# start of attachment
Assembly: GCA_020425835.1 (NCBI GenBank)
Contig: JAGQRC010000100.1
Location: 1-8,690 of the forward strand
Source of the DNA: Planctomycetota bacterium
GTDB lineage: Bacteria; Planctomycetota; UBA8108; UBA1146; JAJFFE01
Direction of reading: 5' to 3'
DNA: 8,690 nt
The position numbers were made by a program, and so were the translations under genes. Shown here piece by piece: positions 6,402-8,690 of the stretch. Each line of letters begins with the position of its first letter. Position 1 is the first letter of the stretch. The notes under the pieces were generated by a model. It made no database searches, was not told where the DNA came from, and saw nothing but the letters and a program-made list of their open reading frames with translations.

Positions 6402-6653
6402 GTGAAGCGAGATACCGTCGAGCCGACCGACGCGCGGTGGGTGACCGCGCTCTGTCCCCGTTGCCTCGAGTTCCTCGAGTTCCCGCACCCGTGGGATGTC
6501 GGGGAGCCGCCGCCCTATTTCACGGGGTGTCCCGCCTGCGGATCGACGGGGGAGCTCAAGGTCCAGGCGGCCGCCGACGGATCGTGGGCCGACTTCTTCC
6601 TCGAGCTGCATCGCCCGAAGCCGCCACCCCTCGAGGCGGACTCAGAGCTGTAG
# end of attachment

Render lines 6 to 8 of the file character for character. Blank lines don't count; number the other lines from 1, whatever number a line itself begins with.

Direction of reading: 5' to 3'
DNA: 8,690 nt
The position numbers were made by a program, and so were the translations under genes. Shown here piece by piece: positions 6,402-8,690 of the stretch. Each line of letters begins with the position of its first letter. Position 1 is the first letter of the stretch. The notes under the pieces were generated by a model. It made no database searches, was not told where the DNA came from, and saw nothing but the letters and a program-made list of their open reading frames with translations.